The oncolytic peptide LTX-315 triggers immunogenic cell death
AuthorZhou, Heng; Forveille, Sabrina; Sauvat, Allan; Yamazaki, T; Senovilla, L; Ma, Y; Liu, Peng; Yang, H; Bezu, L; Müller, K; Zitvogel, Laurence; Rekdal, Øystein; Kepp, Oliver; Kroemer, Guido
LTX-315 is a cationic amphilytic peptide that preferentially permeabilizes mitochondrial membranes, thereby causing partially BAX/ BAK1-regulated, caspase-independent necrosis. Based on the observation that intratumorally injected LTX-315 stimulates a strong T lymphocyte-mediated anticancer immune response, we investigated whether LTX-315 may elicit the hallmarks of immunogenic cell death (ICD), namely (i) exposure of calreticulin on the plasma membrane surface, (ii) release of ATP into the extracellular space, (iii) exodus of HMGB1 from the nucleus, and (iv) induction of a type-1 interferon response. Using a panel of biosensor cell lines and robotized fluorescence microscopy coupled to automatic image analysis, we observed that LTX-315 induces all known ICD characteristics. This conclusion was validated by several independent methods including immunofluorescence stainings (for calreticulin), bioluminescence assays (for ATP), immunoassays (for HMGB1), and RT-PCRs (for type-1 interferon induction). When injected into established cancers, LTX-315 caused a transiently hemorrhagic focal necrosis that was accompanied by massive release of HMGB1 (from close-to-all cancer cells), as well as caspase-3 activation in a fraction of the cells. LTX-315 was at least as efficient as the positive control, the anthracycline mitoxantrone (MTX), in inducing local inflammation with infiltration by myeloid cells and T lymphocytes. Collectively, these results support the idea that LTX-315 can induce ICD, hence explaining its capacity to mediate immune-dependent therapeutic effects.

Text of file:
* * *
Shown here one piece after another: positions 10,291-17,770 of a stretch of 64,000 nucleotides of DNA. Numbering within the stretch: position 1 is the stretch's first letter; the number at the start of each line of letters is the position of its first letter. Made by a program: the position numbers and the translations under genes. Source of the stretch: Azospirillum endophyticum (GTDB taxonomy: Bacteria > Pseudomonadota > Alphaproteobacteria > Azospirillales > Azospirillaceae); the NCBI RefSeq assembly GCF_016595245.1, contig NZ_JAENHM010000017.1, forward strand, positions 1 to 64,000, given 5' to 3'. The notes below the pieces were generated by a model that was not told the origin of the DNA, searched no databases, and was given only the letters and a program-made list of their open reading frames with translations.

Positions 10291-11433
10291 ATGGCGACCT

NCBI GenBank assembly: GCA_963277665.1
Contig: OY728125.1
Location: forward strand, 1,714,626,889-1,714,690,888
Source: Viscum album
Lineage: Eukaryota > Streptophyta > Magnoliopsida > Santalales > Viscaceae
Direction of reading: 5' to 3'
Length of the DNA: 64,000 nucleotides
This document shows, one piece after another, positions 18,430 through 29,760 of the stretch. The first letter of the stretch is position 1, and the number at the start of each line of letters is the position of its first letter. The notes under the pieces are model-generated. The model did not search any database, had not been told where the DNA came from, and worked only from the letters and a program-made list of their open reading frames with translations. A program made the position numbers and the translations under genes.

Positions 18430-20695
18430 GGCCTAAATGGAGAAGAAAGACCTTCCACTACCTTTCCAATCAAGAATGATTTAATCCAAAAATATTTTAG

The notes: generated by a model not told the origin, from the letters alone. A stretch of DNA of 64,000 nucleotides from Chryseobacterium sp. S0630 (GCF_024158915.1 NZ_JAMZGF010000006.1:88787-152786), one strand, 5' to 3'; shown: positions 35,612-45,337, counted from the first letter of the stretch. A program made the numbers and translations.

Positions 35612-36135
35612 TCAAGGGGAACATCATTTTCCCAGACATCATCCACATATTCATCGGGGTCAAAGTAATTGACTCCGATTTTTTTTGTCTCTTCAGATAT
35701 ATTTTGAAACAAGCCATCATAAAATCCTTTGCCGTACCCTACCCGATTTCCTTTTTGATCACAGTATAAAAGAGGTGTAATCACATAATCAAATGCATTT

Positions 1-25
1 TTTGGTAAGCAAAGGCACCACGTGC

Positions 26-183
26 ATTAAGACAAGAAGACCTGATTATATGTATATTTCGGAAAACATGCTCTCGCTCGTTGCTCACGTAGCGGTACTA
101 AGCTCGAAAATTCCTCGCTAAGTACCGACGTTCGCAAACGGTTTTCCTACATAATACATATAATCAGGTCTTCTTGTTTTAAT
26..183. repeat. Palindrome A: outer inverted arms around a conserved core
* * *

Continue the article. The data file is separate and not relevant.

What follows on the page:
Published version. Source at http://dx.doi.org/10.1038/cddis.2016.47